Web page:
US lost important military allies in the Middle East

By Jak Fraam

Two major NATO allies, Germany and France, turned their backs on the United States. Berlin and Paris refused to form a coalition against Iran and send their ships to the Persian Gulf. According to experts, the refusal of the Europeans won’t affect the US military plans, but it will be the starting point for the revival of Europe as an independent center of power.

The US demand for the allies to create a “naval force” for the “free movement” of ships in the Persian Gulf became the basis for new friction in Europe’s relations with Washington, wrote the French newspaper Le Monde on Sunday August 4. According to the newspaper, France and Germany, which are participants in the Iranian nuclear deal, strongly disagree with Washington’s proposal to create a coalition against “Iranian aggression” in the Strait of Hormuz and are not going to send their ships there.

It should be reminded that after the capture by the Iranian Navy of the Swedish tanker Stena-Impero flying the British flag, Washington called on the countries of Europe, Japan and South Korea to create a coalition to confront Iran. After that, Britain sent two destroyers. At the same time, French Minister of Defense Florence Parly announced that the presence of foreign troops would only add difficulties to relations with Iran when the fate of a nuclear agreement is being decided.

Belgium and the Netherlands also accepted this idea without enthusiasm, and Germany was completely criticized by the US. At the same time, the new Minister of Defense of Germany does not exclude Germany’s participation in the European mission without joining the US plans, and German Vice-Chancellor and Minister of Finance Olaf Scholz called the military conflict the worst scenario that would disrupt naval navigation in the region.

In turn, the newspaper Der Spiegel noted that in the relationship between Berlin and Washington, problems have happened before. However, right now Germany has formulated a clear refusal to participate in US military operations. Now even the most true adherents of the Berlin-Washington axis are opposed to the participation of the Bundeswehr in the US military mission.

In this way, Donald Trump influenced German politics more than any of his predecessors, Der Spiegel notes and recalls that in 2003 Germany refused to get involved in the war against Iraq under the motto “we will no longer participate in everything that you demand.” Now, according to the newspaper, the motto has changed: “We will participate only where you do not participate.”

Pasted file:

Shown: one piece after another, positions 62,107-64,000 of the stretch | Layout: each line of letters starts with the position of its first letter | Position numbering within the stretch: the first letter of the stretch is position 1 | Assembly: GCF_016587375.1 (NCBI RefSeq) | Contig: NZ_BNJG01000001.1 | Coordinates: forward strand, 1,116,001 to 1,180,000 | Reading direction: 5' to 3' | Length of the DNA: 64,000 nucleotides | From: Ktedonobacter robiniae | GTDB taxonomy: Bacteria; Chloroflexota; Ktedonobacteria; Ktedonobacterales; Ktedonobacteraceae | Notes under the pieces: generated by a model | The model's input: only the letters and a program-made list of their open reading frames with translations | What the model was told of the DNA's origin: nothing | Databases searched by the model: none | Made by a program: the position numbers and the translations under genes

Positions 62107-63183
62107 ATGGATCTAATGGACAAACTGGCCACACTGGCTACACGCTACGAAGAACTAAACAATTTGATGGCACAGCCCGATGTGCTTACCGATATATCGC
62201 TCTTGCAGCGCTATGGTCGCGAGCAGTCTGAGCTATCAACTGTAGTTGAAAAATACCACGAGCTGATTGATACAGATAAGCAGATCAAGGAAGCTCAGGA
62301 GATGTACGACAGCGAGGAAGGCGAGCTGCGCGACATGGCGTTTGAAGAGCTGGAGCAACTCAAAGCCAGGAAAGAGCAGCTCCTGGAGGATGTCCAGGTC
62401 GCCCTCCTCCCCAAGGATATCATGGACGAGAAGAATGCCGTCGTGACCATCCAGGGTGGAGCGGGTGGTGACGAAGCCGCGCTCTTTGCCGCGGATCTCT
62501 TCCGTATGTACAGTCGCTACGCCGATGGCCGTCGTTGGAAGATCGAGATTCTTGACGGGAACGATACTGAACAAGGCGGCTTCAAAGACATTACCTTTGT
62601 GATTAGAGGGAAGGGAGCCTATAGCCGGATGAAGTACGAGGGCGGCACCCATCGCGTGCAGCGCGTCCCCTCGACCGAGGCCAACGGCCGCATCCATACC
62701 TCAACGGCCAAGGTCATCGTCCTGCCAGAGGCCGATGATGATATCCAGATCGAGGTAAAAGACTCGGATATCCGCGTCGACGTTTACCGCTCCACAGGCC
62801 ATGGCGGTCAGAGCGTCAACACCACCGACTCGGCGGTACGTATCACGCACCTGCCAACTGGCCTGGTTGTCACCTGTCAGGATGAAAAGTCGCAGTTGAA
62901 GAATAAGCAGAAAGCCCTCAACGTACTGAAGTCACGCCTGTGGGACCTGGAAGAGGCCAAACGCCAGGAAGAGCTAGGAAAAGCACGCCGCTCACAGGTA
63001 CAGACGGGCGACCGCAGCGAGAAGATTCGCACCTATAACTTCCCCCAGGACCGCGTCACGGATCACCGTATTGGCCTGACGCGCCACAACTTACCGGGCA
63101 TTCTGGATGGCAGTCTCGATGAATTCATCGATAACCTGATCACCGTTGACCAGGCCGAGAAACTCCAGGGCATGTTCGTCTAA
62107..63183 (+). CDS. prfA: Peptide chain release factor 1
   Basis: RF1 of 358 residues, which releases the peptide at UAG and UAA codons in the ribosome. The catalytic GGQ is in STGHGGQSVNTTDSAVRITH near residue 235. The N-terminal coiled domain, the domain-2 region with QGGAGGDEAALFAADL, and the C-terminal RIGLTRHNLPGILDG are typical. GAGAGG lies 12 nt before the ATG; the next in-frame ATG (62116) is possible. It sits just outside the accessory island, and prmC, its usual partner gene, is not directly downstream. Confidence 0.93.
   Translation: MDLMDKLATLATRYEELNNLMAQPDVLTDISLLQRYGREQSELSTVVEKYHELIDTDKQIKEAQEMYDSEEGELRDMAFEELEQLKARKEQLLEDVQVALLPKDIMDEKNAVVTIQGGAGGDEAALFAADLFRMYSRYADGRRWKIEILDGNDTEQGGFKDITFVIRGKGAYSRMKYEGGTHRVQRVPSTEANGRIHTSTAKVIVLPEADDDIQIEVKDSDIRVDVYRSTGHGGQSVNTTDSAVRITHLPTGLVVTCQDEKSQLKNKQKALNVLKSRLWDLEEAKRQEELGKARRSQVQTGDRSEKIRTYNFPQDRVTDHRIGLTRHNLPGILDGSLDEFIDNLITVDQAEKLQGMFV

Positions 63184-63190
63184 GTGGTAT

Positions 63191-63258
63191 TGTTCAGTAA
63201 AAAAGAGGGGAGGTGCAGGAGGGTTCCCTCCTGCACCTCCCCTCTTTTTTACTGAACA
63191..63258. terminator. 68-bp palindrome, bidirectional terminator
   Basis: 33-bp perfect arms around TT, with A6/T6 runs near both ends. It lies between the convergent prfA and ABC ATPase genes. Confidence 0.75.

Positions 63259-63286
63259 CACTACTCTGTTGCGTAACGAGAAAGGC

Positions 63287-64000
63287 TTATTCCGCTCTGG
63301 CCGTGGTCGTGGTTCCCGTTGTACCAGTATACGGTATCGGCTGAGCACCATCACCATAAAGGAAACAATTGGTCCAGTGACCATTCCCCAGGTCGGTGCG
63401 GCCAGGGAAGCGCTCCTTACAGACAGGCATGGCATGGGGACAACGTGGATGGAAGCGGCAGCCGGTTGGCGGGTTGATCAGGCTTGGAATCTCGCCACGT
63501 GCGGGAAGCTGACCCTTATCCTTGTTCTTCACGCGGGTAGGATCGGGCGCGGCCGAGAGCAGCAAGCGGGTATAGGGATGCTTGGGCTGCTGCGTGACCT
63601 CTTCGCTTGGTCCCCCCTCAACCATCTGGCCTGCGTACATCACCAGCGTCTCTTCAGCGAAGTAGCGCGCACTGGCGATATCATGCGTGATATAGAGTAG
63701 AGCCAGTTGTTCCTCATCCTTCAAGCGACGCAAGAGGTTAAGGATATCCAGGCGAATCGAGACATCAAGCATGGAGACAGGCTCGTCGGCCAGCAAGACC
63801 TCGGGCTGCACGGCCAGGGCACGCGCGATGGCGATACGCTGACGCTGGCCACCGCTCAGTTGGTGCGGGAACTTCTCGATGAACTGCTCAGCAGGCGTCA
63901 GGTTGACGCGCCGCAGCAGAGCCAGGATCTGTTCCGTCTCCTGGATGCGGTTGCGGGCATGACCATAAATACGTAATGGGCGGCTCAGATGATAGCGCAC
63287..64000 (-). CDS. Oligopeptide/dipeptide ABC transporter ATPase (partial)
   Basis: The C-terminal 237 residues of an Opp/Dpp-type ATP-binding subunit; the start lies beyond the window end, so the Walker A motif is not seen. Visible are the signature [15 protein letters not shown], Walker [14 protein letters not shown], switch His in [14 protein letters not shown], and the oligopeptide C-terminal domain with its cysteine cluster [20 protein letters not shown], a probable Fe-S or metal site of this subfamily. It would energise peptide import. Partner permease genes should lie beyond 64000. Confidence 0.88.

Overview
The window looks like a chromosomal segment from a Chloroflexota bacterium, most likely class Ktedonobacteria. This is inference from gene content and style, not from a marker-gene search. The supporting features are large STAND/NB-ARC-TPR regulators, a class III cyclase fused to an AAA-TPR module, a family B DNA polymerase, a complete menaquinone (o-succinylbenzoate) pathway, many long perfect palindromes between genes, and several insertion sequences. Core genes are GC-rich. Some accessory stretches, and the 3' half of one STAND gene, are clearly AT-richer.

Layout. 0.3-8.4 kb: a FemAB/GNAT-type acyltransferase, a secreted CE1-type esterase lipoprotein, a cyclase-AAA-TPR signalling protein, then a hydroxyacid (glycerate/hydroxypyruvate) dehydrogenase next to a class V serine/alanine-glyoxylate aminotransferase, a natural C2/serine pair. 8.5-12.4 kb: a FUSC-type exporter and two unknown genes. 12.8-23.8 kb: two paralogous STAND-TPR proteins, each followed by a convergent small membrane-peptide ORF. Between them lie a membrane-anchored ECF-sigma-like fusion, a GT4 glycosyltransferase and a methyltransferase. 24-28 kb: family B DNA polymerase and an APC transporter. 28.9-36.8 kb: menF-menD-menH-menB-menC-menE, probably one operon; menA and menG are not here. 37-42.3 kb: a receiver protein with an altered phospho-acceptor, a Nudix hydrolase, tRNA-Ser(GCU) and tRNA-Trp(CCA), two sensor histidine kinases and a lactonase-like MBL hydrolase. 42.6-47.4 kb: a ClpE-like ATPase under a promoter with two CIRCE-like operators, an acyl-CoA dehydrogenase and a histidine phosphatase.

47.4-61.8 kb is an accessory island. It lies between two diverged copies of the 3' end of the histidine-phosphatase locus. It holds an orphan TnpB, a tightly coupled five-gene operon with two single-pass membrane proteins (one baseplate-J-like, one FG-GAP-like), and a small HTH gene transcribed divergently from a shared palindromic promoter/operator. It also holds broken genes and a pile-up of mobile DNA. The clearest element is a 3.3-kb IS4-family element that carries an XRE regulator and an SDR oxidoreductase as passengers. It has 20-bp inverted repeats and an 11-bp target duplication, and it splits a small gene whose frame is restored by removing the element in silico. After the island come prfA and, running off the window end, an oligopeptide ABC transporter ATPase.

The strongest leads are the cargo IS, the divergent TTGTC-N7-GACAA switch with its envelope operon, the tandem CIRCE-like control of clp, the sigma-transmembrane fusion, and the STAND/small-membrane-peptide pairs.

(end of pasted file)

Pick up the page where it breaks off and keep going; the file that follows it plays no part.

It’s worth noting that European allies played a different role in other large-scale US military campaigns. For example, Germany sent one of the largest contingents of several thousand troops to the war in Afghanistan, while France sent less than two hundred fighters. Berlin and Paris in every way resisted the invasion of Iraq, understanding the destructiveness of military intervention for the entire Middle East.

But a decade later, the French air and naval forces played a key role during the NATO intervention in Libya, which led to the assassination of Muammar Gaddafi and the ongoing civil war.

The conflict in Syria wasn’t left without the participation of France and Germany. Moreover, if Germany limited herself to a small representation of her Air Force, then Paris used aviation and the fleet to launch attacks on Syria, and also participated in financing the Syrian opposition. Why France and Germany refused to support the idea of Washington to send troops to the Persian Gulf?

Paris and Berlin refused to participate in the operation, not only because it contradicts their economic interests, but also because they don’t have military capabilities to influence US actions.

From a military point of view, Washington doesn’t care about the decision of Germany and France. In the USA, the main concern is that some fool doesn’t press a button. So that everything is limited to pressure on Iran, and not war. And this follows from the actions of Trump, despite the fact that there is a wing led by John Bolton, which requires this button to finally be pressed.

France and Germany, unlike South Korea and Japan, don’t like naval adventures, ranging from the simplest maneuvers to a demonstration of power in a region that is extremely hot.

But from a political point of view, the refusal of Paris and Berlin to participate in the operation proves a growing split between the NATO countries. Firstly, the European parties of the nuclear deal are unhappy that the EU countries have come under secondary sanctions against Iran. Secondly, a split with Britain, which supported the US initiative, is also obvious.

Recently, the NATO bloc has ceased to be homogeneous and continues to split. In case of emergency, NATO won’t act as a single organization.Thus, the aggressive US policy towards Iran worsens the situation in the Middle East region. In an extreme case, the outcome of the global military clash, which Washington so runs into, is possible. European countries are aware of this and are trying to stay away from this conflict, while their relations with the United States are deteriorating sharply. If the escalation of the conflict continues, Washington will remain without the support of its Western allies.

Jak Fraam is a Professor of Political Science, International Affairs and Middle East Studies, University of Paris

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Foreign Policy News is a self-financed initiative providing a venue and forum for political analysts and experts to disseminate analysis of major political and business-related events in the world, shed light on particulars of U.S. foreign policy from the perspective of foreign media and present alternative overview on current events affecting the international relations.

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